- Back in DC. EXHAUSTED. 2 days ago
- Just completed a 1.34 mi walk with RunKeeper. Check it out! rnkpr.com/a988z26 #RunKeeper 1 week ago
- Please say a prayer for the Turner clan. Granny's in the ICU. Heading home to Texas in the morning. http://t.co/bMZOW0YmFD 1 week ago
- RT @DCLogCabin: TOMORROW!! - Join us #SCOTUS for #MarriageEquality Rally! Meet @ corner 1st ST NE & Maryland Ave 8:45am @LogCabinGOP http:/… 1 week ago
- Haven't had a #Bolivar #cigar in a long time. Great way to end the weekend. instagram.com/p/19O39AGVhP/ 1 week ago
Politics & Pop Culture from a homocon.
June 19, 2012Posted by on
While President Abraham Lincoln signed the Emancipation Proclamation some two and a half years prior, word did not travel down to the port of Galveston, Texas, until June 19, 1865. On that date, Union soldiers led by General Gordon Granger, brought word to this last group of slaves proclaiming that they were, in fact, free men and women.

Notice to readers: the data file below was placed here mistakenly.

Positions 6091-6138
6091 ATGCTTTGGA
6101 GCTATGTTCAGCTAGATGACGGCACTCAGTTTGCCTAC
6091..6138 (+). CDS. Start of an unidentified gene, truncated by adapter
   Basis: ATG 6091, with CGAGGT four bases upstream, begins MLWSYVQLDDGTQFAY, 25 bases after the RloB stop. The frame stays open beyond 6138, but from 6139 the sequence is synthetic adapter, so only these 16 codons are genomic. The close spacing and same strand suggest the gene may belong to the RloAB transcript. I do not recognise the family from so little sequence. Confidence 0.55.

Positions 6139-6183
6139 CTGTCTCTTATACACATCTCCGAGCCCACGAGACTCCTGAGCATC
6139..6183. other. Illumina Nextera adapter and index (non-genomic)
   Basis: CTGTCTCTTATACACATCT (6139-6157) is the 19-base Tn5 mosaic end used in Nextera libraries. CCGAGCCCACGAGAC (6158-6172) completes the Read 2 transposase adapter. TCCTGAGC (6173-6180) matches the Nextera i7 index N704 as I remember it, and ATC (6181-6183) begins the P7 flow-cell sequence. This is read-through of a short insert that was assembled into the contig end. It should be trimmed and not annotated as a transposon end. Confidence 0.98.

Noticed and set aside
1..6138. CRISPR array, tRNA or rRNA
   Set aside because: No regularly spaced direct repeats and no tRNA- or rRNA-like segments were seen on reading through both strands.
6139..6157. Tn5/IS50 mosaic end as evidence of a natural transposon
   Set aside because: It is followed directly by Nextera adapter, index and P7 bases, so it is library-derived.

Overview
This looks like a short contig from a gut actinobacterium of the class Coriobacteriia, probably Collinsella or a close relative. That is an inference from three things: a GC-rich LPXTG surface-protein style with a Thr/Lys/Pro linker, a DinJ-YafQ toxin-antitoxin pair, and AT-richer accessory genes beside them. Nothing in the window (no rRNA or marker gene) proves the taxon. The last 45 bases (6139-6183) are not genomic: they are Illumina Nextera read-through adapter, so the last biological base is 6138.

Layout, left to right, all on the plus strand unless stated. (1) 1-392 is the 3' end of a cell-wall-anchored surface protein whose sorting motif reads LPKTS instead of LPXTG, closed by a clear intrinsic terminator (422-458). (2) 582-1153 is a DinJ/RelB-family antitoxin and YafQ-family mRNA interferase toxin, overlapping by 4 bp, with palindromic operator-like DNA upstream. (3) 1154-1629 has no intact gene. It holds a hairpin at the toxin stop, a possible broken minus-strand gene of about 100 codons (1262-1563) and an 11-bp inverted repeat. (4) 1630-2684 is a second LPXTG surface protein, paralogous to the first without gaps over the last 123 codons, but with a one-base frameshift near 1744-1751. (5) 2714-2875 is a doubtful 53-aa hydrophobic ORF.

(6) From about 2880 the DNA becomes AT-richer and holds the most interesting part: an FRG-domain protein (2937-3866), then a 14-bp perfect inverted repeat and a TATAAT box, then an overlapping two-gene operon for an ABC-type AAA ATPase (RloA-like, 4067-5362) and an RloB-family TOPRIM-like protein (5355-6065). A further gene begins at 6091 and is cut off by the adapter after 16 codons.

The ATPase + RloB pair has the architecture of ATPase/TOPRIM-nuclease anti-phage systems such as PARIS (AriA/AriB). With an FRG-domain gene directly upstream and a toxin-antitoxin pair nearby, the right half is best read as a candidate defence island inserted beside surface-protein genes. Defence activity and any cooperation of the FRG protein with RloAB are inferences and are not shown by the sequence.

Today, it is generally celebrated by families and friends coming together. Often times, everyone goes down to the park and barbeque. There’s always plenty of food to share with those who are less fortuned. It is also a time to reflect and marvel at the achievements of black people, be it historical, such as George Washington Carver, Shirley Chisholm, and Frederick Douglass, or contemporary such as General Colin Powell and President Barack Obama.